Maslow’s hierarchy of needs for businesses

The test of a good theory is how its principles/framework can be leveraged in other domains outside which it was originally intended. Maslow’s hierarchy of needs describes the stages of human motivation and needs. The theory is often represented by a pyramid with foundational “needs” at the base with increasingly advanced needs as you move further up the pyramid. Maslow suggested that the most basic needs be met before an individual was is able to focus on attaining higher level needs.

Another parallel is sports. Take golf as an example: I started by learning “swing fundamentals” like stance, body position, grip etc. before I progressed to more advanced techniques like shot shape, controlling distance, spin etc. If I’d tried doing it the other way round I would have been one frustrated golfer.

In the business world, this same model can help organizations prioritize activities that lead to long term, sustained growth. Without foundational elements in place, other “higher level” activities will not accrue to any value and will ultimately fail. This is common in businesses that are trying to grow but find themselves bumping up against an “invisible ceiling”, which could be measured in revenue, profit, number of people etc. Often, it’s the lack of fundamentals that stunts company growth and eventually lead to customer and talent retention problems.


Mission, Culture & Values

In the absence of clear direction / higher purpose (mission) and pillars by which to guide decision making (culture & values) organizations find it hard to steer away from uncertainty and ambiguity. Teams are unclear about how their activities accrue to the company’s goals and how to prioritize the many facets of the work they do. The most successful organizations are not only clear about their mission, culture and values but their team members demonstrate them consistently and hold each other accountable for following them. LinkedIn’s CEO, Jeff Weiner, does a really nice job of establishing mission, culture and values – have a read through their “Culture Book” here for some further inspiration on how to lay out these important items.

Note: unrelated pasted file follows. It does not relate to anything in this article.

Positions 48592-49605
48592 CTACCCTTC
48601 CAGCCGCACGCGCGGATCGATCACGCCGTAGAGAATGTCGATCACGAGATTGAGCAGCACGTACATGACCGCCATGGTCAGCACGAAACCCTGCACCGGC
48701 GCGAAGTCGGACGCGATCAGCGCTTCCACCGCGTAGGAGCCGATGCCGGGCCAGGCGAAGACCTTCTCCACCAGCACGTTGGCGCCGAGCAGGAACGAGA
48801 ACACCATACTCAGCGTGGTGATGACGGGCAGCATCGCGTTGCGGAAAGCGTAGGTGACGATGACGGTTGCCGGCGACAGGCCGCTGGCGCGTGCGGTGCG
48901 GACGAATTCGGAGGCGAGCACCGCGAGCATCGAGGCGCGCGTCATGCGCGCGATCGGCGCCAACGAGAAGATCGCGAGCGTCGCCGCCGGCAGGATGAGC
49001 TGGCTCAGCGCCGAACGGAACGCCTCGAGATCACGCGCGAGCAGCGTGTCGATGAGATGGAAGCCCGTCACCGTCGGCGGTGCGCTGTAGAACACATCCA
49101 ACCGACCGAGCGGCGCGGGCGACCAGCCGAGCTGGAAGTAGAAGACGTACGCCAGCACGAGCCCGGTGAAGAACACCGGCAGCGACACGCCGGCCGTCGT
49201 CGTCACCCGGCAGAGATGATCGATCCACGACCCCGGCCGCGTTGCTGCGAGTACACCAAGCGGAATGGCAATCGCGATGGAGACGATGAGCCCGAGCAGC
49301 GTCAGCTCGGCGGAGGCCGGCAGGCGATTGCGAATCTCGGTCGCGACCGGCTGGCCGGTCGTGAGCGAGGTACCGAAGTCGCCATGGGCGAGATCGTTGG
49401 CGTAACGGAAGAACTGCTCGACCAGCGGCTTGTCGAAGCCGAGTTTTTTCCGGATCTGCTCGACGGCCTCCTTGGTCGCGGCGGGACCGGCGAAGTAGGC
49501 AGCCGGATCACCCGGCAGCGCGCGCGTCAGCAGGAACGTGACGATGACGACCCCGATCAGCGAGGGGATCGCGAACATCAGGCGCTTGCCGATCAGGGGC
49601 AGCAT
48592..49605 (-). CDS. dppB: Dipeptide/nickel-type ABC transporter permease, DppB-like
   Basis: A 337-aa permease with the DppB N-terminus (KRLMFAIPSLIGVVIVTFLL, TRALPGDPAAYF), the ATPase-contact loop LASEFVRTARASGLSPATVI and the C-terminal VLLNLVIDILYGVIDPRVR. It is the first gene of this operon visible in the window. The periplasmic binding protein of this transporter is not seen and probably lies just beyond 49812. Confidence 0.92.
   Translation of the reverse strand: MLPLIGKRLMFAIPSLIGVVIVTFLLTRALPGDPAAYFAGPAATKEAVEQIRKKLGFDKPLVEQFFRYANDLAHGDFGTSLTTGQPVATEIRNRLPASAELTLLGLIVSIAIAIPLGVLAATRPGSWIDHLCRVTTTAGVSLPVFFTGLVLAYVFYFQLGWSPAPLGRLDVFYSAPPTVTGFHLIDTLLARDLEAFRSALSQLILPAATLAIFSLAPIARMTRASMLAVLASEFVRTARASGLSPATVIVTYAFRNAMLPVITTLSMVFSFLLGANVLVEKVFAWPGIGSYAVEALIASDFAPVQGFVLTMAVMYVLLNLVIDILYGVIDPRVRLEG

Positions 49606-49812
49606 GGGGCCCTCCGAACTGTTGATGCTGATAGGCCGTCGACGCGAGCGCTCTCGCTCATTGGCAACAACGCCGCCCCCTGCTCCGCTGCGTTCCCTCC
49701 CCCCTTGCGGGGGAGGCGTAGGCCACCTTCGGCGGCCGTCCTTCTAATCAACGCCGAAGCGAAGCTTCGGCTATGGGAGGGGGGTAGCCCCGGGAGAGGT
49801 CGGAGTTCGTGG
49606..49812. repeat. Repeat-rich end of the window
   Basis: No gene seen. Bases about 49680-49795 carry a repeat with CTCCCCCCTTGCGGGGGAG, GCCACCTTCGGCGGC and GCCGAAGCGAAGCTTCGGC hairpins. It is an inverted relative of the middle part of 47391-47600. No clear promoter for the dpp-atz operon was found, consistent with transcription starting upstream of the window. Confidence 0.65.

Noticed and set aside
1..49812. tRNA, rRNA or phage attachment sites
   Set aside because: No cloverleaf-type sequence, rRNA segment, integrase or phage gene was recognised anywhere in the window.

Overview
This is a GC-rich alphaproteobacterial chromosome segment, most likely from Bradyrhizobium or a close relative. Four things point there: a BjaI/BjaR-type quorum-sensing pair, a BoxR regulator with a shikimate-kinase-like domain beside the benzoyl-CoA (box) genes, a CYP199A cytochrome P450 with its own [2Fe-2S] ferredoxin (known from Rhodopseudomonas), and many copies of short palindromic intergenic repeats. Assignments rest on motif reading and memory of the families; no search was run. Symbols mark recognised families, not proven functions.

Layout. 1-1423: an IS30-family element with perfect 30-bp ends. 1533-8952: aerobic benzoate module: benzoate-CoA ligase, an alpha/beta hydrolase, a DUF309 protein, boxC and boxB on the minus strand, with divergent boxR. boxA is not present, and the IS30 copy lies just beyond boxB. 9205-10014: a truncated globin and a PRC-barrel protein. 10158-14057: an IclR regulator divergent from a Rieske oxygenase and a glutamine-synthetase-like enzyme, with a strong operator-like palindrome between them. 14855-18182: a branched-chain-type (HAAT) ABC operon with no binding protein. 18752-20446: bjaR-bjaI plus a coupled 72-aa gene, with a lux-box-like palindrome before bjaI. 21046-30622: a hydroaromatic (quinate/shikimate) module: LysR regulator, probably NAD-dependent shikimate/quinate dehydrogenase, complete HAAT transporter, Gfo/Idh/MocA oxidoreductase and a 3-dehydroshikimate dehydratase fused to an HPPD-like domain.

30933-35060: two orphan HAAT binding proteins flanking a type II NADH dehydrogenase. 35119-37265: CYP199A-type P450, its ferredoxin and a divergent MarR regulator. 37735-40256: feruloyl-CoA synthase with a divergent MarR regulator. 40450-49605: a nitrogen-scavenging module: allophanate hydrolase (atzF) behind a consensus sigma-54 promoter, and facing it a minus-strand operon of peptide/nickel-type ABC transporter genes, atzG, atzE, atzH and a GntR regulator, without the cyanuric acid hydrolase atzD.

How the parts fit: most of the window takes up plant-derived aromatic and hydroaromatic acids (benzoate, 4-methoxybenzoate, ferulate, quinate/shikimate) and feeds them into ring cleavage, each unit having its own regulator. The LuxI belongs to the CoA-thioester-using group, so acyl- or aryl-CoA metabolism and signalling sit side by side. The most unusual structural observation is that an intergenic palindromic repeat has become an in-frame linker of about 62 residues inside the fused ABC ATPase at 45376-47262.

Corporate Governance

The meaning behind corporate governance is often clouded by finance, but at its essence, it’s really just a fancy term for defining who does what in an organization. Clear roles and responsibilities are important to help facilitate empowerment, leadership and accountability which are essential as an organization grows and inevitable complexity creeps into getting business done. It also helps team members build clear expectations on how to progress to the next level in their careers. Harvard Business Review has a good piece on the importance of defining roles and responsibilities.

Business Goals

What is the company trying to achieve? Defining, communicating and regularly reviewing company goals helps align teams and individuals on activities that accrue to the overall mission. They should be strategic as possible so that you avoid the “moving the goal post” dilemma and teams have time to plan and execute against them. Peter Drucker’s SMART goals are widely regarded as a good framework for how to set goals.

Unique Differentiation

Being able to create unique value for customers allows a company to outmaneuver the competition and drive customer retention. This is arguably the area where a company is able to generate the most incremental value for stakeholders. Capitalizing on differentiation is done by telling the story to the market through the sales and marketing teams and should be woven into the brand positioning. Entrepreneur magazine lays out principles to think about when defining a company’s unique differentiation.

Sustained Innovation

The ability to continuously create new products, enter new markets and disrupt incumbents helps organizations create sustained, long term growth. Cultivating sustained innovation is the “self-actualization” moment for an organization. Consider Apple, who defined the era of digital music and then proceeded to reinvent the smartphone which set them on a path to become the largest company on the planet by market capitalization. Often, sustained innovation is baked into an organization’s culture to encourage more frequent occurrence. Fast Company writes about this concept and how to approach it.